p.s. Matt, I have used the cmakeified python build system to cross-compile and static link on Cray and BlueGene, but it doesn't produce an install tree capable of driving numpy builds via distutils. I think that an improved version of the cmake build system for python could be a useful thing to have available.
|Re: Scientific Python Packaging||Anthony Scopatz||10/21/12 8:58 PM|
Call me Anthony Scopatz. I am a postdoc at the FLASH Center at the University of Chicago. The only two constants in my career have been Python and Linux. I am also the NumFOCUS treasurer. So it goes.
|Re: Scientific Python Packaging||Dag Sverre Seljebotn||10/22/12 2:02 AM|
I'm Dag Sverre Seljebotn, a PhD student in astrophysics (cosmology) at
University of Oslo. I got involved in scientific Python by being a
developer on Cython. If all goes well with the funding, I'll take two
months off my PhD soonish to work with Ondrej Certik and Chris Kees on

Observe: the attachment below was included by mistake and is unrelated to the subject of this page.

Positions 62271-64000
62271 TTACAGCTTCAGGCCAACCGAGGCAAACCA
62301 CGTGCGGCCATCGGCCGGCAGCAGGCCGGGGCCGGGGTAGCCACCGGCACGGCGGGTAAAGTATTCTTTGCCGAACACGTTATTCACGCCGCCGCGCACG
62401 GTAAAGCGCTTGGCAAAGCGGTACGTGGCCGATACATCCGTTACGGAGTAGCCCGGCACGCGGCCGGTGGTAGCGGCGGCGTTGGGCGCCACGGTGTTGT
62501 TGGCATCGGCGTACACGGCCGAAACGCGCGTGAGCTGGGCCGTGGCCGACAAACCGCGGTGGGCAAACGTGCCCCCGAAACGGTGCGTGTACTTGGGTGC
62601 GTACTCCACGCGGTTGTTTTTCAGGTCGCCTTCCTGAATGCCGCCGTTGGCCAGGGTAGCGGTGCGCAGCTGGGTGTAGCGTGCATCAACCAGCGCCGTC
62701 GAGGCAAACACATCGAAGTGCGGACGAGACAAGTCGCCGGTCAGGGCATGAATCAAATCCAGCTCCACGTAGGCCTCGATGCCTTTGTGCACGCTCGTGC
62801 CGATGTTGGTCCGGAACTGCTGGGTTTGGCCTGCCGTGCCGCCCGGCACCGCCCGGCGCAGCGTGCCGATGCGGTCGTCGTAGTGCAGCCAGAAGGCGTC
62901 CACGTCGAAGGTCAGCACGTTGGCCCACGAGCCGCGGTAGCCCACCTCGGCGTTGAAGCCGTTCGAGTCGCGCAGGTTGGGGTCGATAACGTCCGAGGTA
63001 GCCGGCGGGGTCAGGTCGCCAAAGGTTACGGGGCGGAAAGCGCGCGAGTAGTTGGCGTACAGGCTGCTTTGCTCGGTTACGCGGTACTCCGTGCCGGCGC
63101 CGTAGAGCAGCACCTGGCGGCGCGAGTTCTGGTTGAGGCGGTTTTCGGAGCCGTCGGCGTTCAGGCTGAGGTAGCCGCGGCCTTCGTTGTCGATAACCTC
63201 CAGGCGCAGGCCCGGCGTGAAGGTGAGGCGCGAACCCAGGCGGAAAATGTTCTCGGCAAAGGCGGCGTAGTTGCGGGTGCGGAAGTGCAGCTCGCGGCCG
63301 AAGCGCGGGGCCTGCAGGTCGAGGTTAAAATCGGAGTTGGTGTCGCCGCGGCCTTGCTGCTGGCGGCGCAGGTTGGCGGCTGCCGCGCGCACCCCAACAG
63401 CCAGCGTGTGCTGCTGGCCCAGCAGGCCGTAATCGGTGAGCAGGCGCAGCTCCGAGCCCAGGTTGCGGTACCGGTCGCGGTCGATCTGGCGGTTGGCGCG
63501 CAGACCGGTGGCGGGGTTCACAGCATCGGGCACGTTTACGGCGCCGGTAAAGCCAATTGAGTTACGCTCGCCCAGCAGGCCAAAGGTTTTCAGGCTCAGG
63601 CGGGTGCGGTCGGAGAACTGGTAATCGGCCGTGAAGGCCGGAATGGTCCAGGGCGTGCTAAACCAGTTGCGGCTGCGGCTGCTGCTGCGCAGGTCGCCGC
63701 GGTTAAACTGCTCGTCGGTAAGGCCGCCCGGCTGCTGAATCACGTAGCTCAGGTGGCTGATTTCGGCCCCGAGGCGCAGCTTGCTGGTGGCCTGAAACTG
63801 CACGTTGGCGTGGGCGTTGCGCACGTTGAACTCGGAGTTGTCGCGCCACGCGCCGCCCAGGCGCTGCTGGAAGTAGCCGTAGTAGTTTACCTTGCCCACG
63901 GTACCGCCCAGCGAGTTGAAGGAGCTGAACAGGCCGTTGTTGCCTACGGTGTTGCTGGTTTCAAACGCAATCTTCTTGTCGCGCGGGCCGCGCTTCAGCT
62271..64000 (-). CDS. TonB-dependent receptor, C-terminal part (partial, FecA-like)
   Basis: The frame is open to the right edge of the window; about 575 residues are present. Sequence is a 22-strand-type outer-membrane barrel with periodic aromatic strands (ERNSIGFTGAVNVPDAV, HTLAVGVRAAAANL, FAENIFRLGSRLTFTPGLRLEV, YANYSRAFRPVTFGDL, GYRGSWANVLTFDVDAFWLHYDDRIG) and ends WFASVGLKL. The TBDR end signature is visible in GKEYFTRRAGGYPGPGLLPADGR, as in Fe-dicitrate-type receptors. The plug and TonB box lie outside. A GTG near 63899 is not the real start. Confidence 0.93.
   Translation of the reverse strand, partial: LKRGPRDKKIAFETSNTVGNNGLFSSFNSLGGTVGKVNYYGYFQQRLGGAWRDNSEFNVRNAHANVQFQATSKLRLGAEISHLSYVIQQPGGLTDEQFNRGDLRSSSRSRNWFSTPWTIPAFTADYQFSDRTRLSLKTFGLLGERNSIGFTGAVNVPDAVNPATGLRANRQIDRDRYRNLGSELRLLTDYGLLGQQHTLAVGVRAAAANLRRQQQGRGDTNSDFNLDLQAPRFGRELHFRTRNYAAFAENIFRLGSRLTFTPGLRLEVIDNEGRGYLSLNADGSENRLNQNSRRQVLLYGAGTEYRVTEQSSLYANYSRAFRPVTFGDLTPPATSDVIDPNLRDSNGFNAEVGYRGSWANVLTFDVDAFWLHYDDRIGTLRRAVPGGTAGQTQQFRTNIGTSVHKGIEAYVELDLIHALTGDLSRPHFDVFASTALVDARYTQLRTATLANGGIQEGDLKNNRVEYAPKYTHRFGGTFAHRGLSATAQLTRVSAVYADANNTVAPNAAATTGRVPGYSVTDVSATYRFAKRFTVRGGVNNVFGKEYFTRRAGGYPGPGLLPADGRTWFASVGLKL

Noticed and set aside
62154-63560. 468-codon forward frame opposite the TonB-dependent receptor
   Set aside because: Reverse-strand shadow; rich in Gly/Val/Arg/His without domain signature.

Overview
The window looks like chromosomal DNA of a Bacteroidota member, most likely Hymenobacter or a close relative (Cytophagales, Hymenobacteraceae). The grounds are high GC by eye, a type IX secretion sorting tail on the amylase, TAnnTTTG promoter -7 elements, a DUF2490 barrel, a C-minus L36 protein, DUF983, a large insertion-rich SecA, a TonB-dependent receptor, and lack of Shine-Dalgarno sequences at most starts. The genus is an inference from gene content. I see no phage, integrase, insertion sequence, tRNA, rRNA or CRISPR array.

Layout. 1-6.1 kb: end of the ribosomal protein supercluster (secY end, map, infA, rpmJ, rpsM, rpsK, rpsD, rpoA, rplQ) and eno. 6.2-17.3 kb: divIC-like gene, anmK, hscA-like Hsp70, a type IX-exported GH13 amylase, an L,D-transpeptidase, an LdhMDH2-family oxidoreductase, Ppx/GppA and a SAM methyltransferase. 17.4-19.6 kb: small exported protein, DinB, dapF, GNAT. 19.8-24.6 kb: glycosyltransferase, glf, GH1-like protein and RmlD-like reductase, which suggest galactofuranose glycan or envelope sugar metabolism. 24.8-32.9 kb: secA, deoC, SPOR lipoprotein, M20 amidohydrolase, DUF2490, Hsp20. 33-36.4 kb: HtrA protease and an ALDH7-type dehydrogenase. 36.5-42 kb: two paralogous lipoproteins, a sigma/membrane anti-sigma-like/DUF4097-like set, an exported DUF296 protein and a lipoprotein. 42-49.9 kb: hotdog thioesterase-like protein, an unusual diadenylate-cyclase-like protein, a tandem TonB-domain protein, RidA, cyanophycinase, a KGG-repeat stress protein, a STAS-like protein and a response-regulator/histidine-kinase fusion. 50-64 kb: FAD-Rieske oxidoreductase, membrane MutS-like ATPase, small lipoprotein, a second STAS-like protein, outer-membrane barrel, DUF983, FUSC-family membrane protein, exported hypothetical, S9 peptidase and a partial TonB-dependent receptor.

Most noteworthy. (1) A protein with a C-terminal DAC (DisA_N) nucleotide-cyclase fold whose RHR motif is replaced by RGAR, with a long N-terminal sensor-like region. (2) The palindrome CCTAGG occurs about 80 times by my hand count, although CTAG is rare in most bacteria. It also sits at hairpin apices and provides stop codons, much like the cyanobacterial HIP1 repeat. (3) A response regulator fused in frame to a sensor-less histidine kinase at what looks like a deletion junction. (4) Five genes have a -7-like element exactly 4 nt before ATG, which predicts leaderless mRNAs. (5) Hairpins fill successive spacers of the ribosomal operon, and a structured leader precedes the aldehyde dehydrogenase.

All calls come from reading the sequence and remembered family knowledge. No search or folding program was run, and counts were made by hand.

hashdist and related tools.
My own usecases are in the "mid-HPC" camp -- we run on tens rather than
hundreds of nodes, but since the computing time we use is on central
clusters targeted to large HPC users this means I'm basically on the
"HPC stack" with its problems:
a) Must recompile for different MPI versions, Fortran compilers etc.
b) More importantly I believe, it puts me in the "Debian packages
doesn't work for me" group.
I agree with Yung-Yu Chen, I'm very much in the "better tools are
needed" camp and care very little about the "standardized set of
packages". There's a lot of "set of packages" around already in the
plethora of scientific Python distributions, yet several new such
distributions are created from scratch each year, which I think is an
indication that current packaging practices doesn't work as well as they
|Re: Scientific Python Packaging||Thomas Kluyver||10/22/12 3:17 AM|
On Sunday, 21 October 2012 21:31:53 UTC+1, Aron Ahmadia wrote:Just a heads-up, we have 11 confirmed attendees already on the G+ Hangout, and 7 more tentatives. I have not yet hosted a G+ Hangout of this size, but I will be on a high-speed network at Oxford University, so hopefully there will not be any problems with me acting as technical host. If you have not done a G+ Hangout before and would like to test your connection, I will try to host a "pre-hangout" in the 30 minutes prior for those who have time to call in and decide on their Hangout Hat. I am going to suggest that Andy act as moderator, and I will play Sergeant at Arms since I am hosting the call.